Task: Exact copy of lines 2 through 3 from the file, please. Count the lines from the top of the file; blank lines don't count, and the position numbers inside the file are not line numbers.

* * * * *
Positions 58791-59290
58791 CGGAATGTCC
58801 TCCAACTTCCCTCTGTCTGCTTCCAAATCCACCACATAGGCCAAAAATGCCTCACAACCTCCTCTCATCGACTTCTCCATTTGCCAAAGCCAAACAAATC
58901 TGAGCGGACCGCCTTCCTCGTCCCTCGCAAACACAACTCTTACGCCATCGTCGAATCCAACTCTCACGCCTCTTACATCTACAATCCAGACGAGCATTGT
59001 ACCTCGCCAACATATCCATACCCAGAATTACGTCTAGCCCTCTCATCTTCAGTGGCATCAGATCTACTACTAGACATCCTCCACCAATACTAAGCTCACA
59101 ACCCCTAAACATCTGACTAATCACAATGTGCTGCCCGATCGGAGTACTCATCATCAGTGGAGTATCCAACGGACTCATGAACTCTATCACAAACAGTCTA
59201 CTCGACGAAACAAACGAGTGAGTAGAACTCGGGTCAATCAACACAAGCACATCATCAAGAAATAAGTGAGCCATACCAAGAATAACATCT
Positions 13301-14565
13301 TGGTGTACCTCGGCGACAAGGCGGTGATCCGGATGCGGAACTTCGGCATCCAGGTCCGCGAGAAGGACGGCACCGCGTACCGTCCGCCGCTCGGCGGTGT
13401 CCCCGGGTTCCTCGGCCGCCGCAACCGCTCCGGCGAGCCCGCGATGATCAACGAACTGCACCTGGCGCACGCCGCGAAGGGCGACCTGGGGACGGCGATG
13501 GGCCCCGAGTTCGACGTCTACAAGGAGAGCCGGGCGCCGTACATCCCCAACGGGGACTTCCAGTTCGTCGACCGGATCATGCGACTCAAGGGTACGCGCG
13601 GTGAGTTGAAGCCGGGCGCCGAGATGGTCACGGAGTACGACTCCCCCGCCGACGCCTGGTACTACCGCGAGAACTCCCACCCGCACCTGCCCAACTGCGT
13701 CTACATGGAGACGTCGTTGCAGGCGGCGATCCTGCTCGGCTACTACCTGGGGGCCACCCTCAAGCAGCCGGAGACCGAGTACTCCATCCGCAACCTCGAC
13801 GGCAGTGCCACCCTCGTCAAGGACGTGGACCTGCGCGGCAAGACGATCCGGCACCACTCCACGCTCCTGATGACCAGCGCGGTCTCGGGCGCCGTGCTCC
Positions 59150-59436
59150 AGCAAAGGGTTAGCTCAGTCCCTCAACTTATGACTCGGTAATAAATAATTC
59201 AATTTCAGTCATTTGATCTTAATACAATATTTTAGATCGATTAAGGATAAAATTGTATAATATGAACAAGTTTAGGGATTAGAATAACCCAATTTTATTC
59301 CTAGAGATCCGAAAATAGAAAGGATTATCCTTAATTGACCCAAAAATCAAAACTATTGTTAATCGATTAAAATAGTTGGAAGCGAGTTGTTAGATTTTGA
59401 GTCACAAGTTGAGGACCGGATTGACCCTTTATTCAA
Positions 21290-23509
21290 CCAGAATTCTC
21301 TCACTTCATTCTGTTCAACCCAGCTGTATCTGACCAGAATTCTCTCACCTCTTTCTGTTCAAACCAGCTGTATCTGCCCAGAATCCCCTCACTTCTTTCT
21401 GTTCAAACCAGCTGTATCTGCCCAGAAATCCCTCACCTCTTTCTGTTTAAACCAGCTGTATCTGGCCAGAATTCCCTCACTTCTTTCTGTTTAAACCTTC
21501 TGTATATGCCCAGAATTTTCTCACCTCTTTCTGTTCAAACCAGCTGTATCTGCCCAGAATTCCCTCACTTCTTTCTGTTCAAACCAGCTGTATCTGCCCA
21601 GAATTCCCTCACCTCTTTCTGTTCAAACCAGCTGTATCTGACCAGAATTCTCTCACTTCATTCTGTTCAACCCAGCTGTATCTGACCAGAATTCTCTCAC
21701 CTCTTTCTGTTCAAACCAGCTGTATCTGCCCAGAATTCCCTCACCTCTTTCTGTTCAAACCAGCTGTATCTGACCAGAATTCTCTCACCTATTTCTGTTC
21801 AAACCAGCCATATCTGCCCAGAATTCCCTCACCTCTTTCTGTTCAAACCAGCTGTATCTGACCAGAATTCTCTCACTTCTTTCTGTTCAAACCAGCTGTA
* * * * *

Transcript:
58791 CGGAATGTCC
58801 TCCAACTTCCCTCTGTCTGCTTCCAAATCCACCACATAGGCCAAAAATGCCTCACAACCTCCTCTCATCGACTTCTCCATTTGCCAAAGCCAAACAAATC